In the final days of World War II in Europe, as the charred body of Adolf Hitler was dug out of his secret bunker, a Long Creek man took part in a raid on German territory in June 1945 that garnered the surrender of more than 2,000 Nazis, including six generals.
Second Lt. Harold Willingham of Long Creek was part of the Signal Corps attached to the U.S. Third Infantry Division, Seventh Army that was searching for a German command post near Bernau, Austria. Headed by Lt. Col. George Fezell, a group of three wire trucks and a reconnaissance car rolled into Bernau in early June but retreated due to small arms fire. Fezell turned his men loose with a 37mm gun that convinced the bourgomeister of the town to surrender. The headman was also directed by Fezell to call three adjacent towns with orders to give up to the advancing Third Division.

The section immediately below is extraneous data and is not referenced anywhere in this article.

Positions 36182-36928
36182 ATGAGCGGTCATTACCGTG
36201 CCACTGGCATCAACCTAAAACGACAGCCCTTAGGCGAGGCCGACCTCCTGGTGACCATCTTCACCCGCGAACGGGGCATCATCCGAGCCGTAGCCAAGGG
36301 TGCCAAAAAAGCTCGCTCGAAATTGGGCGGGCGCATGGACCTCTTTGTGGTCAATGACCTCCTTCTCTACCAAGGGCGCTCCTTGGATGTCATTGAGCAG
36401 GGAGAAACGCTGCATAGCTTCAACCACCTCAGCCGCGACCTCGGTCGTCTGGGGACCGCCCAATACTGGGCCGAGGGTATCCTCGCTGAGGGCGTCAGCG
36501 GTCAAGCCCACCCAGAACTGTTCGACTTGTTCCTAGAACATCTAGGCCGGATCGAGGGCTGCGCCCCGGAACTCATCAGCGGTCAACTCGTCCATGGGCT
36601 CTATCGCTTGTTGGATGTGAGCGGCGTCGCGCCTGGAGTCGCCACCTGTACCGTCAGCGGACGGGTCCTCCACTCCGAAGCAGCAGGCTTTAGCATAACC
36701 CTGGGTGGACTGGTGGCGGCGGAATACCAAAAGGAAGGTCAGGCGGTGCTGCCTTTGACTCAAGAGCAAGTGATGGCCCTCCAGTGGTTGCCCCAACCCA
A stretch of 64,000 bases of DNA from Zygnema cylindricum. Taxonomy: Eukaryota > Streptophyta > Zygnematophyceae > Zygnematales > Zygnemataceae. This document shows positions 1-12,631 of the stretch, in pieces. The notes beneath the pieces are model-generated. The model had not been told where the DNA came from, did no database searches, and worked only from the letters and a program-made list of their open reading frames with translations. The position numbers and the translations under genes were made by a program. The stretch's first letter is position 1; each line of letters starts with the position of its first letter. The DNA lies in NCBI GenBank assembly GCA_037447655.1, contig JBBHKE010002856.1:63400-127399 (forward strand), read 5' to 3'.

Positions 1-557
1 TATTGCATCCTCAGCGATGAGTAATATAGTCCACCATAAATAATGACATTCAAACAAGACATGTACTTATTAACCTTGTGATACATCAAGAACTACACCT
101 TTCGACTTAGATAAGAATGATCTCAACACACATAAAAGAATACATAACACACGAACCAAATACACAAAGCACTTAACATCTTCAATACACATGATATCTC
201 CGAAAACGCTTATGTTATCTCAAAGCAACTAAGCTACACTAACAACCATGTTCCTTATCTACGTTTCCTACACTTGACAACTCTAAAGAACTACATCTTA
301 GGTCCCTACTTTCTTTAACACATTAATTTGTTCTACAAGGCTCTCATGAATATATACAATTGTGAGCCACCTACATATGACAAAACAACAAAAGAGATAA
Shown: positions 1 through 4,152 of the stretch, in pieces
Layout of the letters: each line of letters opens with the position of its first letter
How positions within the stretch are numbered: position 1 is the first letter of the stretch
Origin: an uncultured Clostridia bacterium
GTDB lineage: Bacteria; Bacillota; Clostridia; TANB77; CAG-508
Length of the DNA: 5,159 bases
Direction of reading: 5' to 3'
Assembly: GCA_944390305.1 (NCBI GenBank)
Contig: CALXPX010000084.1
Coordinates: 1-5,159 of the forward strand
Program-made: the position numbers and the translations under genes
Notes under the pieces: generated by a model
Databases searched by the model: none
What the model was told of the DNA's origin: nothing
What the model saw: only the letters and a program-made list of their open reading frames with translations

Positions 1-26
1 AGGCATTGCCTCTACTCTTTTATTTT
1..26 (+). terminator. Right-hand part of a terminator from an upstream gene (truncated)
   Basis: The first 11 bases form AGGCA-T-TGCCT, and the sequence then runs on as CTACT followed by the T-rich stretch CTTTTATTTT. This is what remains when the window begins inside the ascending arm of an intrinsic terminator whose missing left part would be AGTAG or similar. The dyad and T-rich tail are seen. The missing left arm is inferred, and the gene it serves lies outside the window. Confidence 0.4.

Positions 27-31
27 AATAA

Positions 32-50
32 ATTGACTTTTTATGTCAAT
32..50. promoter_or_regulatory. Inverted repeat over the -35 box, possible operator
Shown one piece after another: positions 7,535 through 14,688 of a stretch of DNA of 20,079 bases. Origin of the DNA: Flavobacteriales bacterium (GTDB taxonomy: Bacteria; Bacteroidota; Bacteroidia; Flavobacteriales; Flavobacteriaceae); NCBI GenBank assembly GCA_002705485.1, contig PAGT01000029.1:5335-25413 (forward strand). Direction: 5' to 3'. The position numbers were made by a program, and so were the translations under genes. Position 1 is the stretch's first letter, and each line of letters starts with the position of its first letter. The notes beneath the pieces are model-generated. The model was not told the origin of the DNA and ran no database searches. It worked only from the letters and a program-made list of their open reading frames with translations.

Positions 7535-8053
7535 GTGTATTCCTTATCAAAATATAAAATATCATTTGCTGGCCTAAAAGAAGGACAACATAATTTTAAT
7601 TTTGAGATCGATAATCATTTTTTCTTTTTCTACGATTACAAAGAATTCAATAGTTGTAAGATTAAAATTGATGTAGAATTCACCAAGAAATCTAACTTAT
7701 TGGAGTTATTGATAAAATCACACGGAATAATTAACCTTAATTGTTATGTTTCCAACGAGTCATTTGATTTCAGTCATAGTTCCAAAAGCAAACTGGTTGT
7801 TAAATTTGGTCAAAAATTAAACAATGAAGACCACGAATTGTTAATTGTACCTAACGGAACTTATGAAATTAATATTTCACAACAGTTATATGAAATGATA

One of the surrendered towns contained the command post Fezell and his men were searching for. Four generals and 300 men at the post were ordered to pile into whatever transportation they could find and report immediately to Bernau, where they surrendered to 2nd Lt. Willingham and 1st Lt. Gilbert of the signal company.
Also bagged in the raid was a nearby airfield, though one pilot jumped into a plane and made his getaway. Following the surrender, Lt. Col. Fezell and his men went to work setting up an advance command post for division headquarters.